The beautiful (and terrifying) thing about the art of stand up comedy is the instant feedback. A comic gets on stage with a microphone, tells a joke, and — if it’s funny — they get a laugh. The performer can tell how well they’re doing their job in real time by the audience’s reaction to their jokes.
Any designer or product owner who has sat through a usability test of a product that they’ve designed can kind of relate to a stand up comedian’s experience (although, in comedy you can’t blame the development team). Similar to telling a joke that bombs, I’ve spent time in usability labs literally cringing while watching the complete befuddlement of usability test participants’ trying to use an interface I’d designed. While it is insightful, it’s not fun.
The Iterative Process of Creating Stand Up Comedy
The well-documented process that most successful stand up comedians use to prepare for a performance relies on a combination of trial & error and instant feedback. Comics start by writing a bunch of jokes (alone or with a team of writers). The comic thinks that the jokes they’ve written are worth including in their act, but they don’t know for sure until they test out the material. When developing a new stand up tour or special, big name comedians like Jerry Seinfeld, Chris Rock, and Dave Chappelle take their new material into small comedy clubs — often to the surprise & delight of club patrons who weren’t expecting to hear new material from a comedy superstar. The comedians often announce that they’re testing new material, and ask the audience to respect the process by not recording & sharing the performance (audience members don’t always cooperate).
Some of the new jokes get a laugh; some get a chuckle. Some jokes are met with silence or even anger. The feedback provided by the audience allows the comic to fine tune their act — rewriting or adjusting the timing of certain jokes, or eliminating some material altogether. Night-after-night, over a period of several months, a comic can visit small venues and get on stage for a few minutes to test the refinements they’ve made to the material with new audiences.
“I can’t just create this in my bedroom. I have to get out there on stage, and it has to be a constant process... If I’m trying to develop material, I want to do as many shows as I can.”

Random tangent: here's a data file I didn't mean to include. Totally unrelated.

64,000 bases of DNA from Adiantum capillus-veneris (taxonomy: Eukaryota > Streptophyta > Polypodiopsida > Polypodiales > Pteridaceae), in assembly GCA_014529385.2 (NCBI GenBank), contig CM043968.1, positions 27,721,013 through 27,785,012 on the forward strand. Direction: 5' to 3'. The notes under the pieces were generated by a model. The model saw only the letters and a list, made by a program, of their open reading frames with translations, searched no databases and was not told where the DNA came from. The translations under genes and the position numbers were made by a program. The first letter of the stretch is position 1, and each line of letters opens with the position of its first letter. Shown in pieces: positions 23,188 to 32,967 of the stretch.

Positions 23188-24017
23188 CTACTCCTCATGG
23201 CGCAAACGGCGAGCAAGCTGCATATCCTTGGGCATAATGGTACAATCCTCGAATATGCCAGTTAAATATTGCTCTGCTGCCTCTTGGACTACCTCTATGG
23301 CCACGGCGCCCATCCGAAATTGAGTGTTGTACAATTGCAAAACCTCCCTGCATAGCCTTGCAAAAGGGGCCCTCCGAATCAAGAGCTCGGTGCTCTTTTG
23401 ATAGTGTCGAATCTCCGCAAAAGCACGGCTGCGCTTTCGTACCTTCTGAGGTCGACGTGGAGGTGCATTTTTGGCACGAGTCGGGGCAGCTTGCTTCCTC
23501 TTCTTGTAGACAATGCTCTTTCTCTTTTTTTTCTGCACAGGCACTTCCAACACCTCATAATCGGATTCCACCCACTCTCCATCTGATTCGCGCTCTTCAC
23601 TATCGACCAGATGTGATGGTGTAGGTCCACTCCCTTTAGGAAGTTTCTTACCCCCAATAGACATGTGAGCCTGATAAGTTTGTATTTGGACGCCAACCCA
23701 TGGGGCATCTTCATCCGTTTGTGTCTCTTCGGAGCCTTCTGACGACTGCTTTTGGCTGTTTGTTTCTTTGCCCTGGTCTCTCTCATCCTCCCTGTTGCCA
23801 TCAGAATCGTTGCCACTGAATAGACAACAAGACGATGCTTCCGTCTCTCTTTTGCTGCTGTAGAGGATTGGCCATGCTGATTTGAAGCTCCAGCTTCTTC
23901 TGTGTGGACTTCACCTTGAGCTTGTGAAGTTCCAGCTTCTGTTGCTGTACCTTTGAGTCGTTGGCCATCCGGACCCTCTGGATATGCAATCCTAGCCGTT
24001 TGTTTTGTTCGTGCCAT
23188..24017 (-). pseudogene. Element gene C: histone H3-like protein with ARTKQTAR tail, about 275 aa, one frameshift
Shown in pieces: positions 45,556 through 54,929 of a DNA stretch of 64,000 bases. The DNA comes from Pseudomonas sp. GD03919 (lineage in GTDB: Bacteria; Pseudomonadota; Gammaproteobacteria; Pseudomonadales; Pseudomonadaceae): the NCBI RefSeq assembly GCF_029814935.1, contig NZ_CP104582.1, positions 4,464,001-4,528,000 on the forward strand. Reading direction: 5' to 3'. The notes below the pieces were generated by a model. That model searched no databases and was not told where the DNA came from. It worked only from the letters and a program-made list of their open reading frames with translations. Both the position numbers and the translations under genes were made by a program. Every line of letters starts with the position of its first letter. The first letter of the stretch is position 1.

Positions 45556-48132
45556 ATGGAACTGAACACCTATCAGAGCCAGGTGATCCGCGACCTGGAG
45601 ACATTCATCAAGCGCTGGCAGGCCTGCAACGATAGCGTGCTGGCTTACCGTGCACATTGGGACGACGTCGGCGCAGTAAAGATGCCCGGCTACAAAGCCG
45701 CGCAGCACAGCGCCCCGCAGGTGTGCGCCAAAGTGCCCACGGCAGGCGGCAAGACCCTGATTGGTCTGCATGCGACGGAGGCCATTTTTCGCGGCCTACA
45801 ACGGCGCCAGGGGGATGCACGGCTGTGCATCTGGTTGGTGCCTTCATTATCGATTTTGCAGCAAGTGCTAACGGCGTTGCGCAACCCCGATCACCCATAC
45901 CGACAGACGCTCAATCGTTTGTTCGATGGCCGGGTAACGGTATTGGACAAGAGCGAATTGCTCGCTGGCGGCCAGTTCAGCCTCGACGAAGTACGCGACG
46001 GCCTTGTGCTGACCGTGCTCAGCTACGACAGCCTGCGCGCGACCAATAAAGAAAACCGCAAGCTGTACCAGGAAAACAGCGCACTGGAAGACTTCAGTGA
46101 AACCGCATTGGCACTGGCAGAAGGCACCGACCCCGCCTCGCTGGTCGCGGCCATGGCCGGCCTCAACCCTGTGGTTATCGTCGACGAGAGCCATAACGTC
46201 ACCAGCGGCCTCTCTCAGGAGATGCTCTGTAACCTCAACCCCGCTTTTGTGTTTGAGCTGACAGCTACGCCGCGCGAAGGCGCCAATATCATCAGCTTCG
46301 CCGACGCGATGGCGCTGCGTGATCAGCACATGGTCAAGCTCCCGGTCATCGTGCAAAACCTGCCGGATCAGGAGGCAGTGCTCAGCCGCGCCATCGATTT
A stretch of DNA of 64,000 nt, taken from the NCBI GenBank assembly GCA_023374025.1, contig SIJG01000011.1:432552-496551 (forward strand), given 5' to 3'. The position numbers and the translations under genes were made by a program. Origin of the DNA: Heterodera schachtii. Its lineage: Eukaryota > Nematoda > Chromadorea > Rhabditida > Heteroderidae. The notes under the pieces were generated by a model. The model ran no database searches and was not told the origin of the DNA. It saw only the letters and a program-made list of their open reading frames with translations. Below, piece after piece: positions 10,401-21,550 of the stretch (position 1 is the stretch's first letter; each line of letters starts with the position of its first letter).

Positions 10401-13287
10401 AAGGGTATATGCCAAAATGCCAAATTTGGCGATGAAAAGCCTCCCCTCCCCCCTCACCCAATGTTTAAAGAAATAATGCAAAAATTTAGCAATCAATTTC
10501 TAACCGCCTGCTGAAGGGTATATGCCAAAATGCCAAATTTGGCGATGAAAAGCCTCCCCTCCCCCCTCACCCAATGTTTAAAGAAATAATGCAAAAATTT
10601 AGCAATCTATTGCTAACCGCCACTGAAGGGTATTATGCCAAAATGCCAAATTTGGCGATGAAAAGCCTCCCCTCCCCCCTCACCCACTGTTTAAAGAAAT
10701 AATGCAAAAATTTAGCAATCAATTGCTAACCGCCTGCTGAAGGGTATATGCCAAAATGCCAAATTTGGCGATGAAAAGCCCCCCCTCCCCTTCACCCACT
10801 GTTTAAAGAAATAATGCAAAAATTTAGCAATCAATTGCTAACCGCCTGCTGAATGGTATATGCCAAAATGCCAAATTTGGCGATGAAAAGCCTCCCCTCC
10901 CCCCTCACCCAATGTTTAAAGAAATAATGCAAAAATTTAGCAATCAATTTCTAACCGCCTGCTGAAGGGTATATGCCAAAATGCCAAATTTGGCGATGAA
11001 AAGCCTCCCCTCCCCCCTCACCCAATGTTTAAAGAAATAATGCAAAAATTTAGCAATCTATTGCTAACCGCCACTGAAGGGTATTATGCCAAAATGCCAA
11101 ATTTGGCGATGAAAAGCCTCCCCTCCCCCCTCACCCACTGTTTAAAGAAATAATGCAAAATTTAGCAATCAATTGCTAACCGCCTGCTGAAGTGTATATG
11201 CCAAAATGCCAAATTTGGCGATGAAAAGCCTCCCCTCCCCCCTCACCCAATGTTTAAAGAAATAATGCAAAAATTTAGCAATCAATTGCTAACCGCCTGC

Comedian, Anthony Jeselnik
Eventually, the jokes get better, and the set gets longer. For the most successful stand ups there comes a point where their act graduates from open mic nights in small clubs to large theaters, arenas, or television specials.
A lot like creating & launching digital products — where technology and trends evolve at a breakneck pace — stand up comics feel pressure to constantly create new, edgier, funnier material. By the time a comedian’s stand up special airs on HBO, they’re probably already taking new jokes into clubs to prepare for their next special. Similarly, digital products like Instagram, Uber, Gmail, or Apple’s Messages app are constantly exploring (and testing) new features to grow and maintain their user base.
As a designer or product owner, you can compare the stand up comic’s jokes to individual features that should be tested by your target audience as soon and as often as possible. Features are tested, refined, and incorporated into the broader application over time; and the cycle will continue for as long as you maintain the product.
Two ways to get user feedback on new features before rolling them out more broadly — similar to the safe, small club experience of the stand up comic—include usability testing or providing limited access to a group of beta or pilot users. Usability testing (either formally in a lab setting, or guerilla testing with people in a cafe) can offer insights into how well a feature works usually with a very small sample size (less than 10 users). Creating a pilot group requires additional effort, but it allows users to interact with the product on their terms rather than the false setting of a usability study. Make sure your pilot group knows that they’re testing new functionality, and they’re expected to provide candid feedback on the experience.
Approach your product backlog like a comedian with frequent and candid feedback from your audience, and you’ll be certain to deliver something that your users will value. If you’re not testing & iterating with a small audience, the risk of bombing in front of a large audience increases.